The FFF is aware of reasonable concerns about potentially harmful uses or consequences of the technologies that may develop as a result of our work. Our organization has likewise given deep consideration to these concerns. We believe that morphological freedom has potential to improve innumerable lives and are determined to ensure our technologies act as a net benefit to society.

No weaponizable technologies:

Technology is neither inherently good nor evil. The same atomic research with the ability to provide a massive source of zero-emission clean energy also carries the potential for terrible weapons of mass destruction.

We will take every possible step to prevent our research from being used for harmful purposes. We pledge to never fund the development of weapons systems, and we will use all legal measures at our disposal to ensure that any system or component developed through the course of our research is not weaponized.

Consenting modifications only:

Any and all body modifications that arise from our research will only be provided to fully informed, consenting individuals. We pledge to do our due diligence to ensure our procedures – whether for the purposes of research or as a finished product – are only performed with full informed consent.

We pledge to keep an open dialog with basic and medical research institutes boasting the most outstanding ethics records to vet potentially risky research, and to work with these institutions and any relevant authorities to police these stipulations if necessary.

No animal hybridization:

The goal of the Freedom of Form Foundation is to allow expression of identity and personality through appearance. We do not envision material being substantially derived from animals, beyond currently accepted surgical and scientific practice (e.g., the harvesting of non-living decellularized scaffolds).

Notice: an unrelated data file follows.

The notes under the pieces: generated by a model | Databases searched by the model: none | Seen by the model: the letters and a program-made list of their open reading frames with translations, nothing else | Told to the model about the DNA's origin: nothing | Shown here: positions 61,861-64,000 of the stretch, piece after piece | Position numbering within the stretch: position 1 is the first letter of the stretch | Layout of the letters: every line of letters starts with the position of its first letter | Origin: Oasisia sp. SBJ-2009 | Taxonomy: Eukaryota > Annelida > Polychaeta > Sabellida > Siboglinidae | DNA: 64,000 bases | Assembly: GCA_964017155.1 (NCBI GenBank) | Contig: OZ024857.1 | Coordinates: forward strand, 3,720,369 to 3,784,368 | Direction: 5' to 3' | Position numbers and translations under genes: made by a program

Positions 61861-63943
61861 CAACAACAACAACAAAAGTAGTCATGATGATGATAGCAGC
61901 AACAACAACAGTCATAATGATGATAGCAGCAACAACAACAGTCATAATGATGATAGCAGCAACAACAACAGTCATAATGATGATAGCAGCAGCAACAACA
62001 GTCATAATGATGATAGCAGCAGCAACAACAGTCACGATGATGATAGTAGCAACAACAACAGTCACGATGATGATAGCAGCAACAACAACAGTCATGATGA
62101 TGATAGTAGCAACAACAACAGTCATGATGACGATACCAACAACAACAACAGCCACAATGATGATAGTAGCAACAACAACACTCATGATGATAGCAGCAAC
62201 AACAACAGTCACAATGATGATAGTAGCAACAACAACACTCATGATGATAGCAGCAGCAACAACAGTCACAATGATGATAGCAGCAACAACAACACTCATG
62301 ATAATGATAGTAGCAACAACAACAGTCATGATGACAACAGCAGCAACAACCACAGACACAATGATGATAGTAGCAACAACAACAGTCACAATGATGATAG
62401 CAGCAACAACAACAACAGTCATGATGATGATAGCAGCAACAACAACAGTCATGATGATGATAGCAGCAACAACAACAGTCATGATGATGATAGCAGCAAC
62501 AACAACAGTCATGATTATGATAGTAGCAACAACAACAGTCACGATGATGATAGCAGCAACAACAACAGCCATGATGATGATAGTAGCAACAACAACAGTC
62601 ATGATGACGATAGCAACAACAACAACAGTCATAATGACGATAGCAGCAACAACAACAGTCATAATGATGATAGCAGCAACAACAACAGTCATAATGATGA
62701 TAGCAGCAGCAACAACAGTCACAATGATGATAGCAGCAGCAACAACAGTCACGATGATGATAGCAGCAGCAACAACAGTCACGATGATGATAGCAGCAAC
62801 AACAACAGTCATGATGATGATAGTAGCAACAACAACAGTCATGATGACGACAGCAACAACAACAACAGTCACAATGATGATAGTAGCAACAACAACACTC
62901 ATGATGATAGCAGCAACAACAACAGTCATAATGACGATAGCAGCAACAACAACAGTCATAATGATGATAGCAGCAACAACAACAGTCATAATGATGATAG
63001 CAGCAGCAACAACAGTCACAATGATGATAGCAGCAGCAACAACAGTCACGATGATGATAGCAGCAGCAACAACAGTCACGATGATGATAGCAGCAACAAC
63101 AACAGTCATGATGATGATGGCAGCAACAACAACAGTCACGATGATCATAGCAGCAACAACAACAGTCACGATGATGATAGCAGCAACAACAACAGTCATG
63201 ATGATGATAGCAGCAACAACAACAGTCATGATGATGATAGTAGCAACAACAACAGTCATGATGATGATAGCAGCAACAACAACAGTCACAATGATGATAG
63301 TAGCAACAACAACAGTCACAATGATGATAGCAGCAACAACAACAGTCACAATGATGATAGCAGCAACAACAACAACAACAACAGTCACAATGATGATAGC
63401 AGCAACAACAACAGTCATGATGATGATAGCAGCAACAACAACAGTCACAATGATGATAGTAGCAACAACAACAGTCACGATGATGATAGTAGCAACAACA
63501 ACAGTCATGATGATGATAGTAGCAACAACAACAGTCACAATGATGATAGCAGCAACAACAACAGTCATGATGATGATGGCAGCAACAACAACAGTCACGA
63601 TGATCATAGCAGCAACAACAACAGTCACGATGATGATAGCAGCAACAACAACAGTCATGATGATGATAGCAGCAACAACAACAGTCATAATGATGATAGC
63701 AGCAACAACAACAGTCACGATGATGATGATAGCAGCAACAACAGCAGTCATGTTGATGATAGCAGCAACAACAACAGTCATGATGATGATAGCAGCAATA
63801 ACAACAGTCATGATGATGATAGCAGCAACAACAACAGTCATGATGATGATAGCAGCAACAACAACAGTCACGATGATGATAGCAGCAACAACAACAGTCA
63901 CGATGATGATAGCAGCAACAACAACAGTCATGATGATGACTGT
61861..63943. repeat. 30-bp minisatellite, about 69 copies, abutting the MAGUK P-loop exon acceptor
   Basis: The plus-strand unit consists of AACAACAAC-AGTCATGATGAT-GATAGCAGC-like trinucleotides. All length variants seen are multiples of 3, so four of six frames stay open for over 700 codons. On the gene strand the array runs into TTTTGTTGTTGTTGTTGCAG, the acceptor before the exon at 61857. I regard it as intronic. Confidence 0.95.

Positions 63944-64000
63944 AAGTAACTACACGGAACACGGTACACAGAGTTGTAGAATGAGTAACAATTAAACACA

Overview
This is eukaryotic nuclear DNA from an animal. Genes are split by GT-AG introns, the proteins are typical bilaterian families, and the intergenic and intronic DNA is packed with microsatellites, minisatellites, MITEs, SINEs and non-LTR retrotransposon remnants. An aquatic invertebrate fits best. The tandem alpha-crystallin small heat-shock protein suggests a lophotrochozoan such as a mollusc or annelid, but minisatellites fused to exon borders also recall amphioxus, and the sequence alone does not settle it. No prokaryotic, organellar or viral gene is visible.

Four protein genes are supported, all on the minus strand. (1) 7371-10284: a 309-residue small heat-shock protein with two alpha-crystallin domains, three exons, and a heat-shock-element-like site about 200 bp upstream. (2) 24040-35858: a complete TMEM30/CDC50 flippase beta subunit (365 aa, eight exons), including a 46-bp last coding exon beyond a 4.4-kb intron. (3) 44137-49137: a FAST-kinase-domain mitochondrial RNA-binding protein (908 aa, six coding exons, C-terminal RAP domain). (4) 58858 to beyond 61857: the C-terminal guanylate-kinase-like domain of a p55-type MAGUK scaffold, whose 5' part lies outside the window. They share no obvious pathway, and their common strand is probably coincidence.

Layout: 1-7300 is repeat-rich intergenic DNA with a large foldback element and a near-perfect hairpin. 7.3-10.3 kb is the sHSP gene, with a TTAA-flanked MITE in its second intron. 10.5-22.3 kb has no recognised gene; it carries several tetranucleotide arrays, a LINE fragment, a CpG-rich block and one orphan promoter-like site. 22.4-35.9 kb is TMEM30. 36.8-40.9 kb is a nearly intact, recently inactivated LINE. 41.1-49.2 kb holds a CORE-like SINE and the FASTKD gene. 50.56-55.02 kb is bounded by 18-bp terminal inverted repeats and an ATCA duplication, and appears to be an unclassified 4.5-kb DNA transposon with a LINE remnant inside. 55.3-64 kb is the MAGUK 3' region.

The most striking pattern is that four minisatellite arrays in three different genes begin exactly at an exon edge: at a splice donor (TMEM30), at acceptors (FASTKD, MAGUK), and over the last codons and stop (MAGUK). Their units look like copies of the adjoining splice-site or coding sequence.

“Animal hybrids” imply injecting genetic material extracted from animals, or even mixing animal cells with human ones. Besides ethical concerns, such an approach is not scientifically based.

Many phenotypical genes have their effect on the body exerted in embryonic development – not adulthood. Attempting to insert such a set of instructions into an adult will at best do nothing and at worst potentially lead to cancer and immune rejection. We recognize this is a very real danger as we proceed in our work.

Should we continue work with genetic approaches (as opposed to prosthetics, bioprinting, surgery, or any other method now known or later developed), we will engineer new gene regulatory networks which are relevant to the adult organism, and ensure that delivery mechanisms (i.e. viruses, CRISPR, etc.) reliably deliver the desired genetic contents to cells.